SDSU — A pair of twins lead the South Dakota State receiving corps. Jaxon Janke has team-highs in catches (15), yards (258) and TDs (3). Jadon Janke follows with nine receptions, 199 yards and one TD. Both are big targets at 6-3 and 6-2, respectively. Tight end Zach Heins is a monstrous target (6-7, 260) and adds five grabs for 90 yards. Strong is a threat out of the backfield as well.
EDGE — SDSU
YSU — The line showed massive improvement in the loss to Southern Illinois. The running game was consistently effective, and Waid had time to pass for much of the game. There have been a lot of moving parts with a young, inexperienced group, so if they can settle in and show some consistency, it would be a huge step forward for the YSU offense.
SDSU — An offense that leads the league in total offense (415.3 yards) is powered by a veteran offensive line. Three of SDSU’s five starters return from 2019. They’ve allowed five sacks and paved the way for a running game that is averaging 180 yards per game.
EDGE — SDSU
YSU — The sudden transfer of defensive end Antoine Cook was a bit startling. While Cook only had six tackles, he was looked at as a team leader and was a solid performer up front. His backup is redshirt freshman Dylan Wudke (6-4, 245), who has four tackles. DeMarko Craig Jr. returned last week and should get better the more he plays. YSU better hope so because the Penguins have yet to register a sack and face a up-and-coming dual-threat QB.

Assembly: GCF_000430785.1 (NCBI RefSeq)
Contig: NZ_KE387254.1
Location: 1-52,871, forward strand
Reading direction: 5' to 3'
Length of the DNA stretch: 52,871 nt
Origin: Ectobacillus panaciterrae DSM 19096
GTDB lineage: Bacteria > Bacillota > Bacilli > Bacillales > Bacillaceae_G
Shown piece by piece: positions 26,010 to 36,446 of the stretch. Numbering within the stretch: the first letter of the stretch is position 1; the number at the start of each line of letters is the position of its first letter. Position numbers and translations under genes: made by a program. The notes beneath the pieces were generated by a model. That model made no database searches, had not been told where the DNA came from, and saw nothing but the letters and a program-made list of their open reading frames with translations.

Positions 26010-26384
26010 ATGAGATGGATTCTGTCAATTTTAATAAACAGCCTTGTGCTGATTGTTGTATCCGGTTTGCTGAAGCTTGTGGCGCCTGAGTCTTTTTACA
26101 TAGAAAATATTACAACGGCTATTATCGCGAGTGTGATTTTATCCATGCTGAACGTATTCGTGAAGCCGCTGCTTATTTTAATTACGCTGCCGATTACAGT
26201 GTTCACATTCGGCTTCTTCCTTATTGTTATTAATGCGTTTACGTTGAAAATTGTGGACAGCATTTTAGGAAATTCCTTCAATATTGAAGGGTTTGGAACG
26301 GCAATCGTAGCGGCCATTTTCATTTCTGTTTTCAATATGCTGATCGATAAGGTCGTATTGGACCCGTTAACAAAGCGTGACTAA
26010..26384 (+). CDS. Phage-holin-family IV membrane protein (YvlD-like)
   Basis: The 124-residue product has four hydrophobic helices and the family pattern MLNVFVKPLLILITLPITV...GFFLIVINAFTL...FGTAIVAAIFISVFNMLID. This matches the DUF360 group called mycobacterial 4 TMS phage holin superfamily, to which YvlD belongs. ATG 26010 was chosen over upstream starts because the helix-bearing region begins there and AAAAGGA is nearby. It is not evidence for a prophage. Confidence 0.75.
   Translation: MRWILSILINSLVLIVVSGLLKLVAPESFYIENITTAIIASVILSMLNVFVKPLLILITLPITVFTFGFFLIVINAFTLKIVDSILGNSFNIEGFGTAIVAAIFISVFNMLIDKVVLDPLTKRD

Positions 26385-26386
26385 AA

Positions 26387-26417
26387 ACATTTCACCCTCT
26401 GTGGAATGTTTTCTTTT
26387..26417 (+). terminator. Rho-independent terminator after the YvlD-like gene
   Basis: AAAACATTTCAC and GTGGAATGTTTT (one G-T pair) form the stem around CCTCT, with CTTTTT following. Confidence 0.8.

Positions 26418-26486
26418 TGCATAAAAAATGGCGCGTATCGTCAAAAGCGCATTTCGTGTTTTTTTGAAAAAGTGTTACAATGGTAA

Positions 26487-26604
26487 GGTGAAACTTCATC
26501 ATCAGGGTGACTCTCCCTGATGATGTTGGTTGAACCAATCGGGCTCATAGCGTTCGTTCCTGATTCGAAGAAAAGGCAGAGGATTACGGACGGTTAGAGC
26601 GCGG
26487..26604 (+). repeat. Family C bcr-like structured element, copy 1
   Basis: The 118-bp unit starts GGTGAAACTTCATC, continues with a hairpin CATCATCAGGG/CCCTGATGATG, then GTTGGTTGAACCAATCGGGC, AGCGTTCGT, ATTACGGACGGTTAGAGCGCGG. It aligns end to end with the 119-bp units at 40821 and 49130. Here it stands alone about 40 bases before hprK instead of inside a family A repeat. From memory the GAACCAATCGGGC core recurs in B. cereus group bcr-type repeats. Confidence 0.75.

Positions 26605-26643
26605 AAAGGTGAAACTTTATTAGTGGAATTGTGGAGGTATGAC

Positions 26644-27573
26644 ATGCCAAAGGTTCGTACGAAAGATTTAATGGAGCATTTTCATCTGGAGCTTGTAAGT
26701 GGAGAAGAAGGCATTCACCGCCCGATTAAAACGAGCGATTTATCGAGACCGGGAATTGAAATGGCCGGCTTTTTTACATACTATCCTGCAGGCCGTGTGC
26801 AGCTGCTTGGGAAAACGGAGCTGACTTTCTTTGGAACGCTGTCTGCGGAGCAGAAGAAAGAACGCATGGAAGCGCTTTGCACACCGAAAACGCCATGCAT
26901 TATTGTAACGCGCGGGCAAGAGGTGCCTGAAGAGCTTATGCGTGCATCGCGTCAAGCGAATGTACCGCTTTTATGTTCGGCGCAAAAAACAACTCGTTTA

SDSU — For the second straight week, one of the league’s top defensive ends comes into the game without a sack. Junior Reese Winkelman (6-4, 245), a first-team preseason all-MVFC pick, has six tackles this year. He’s one of four returning starters. Defensive end Quinton Hicks leads the line with nine tackles. The 6-3, 240-pound sophomore is a pass-rushing specialist.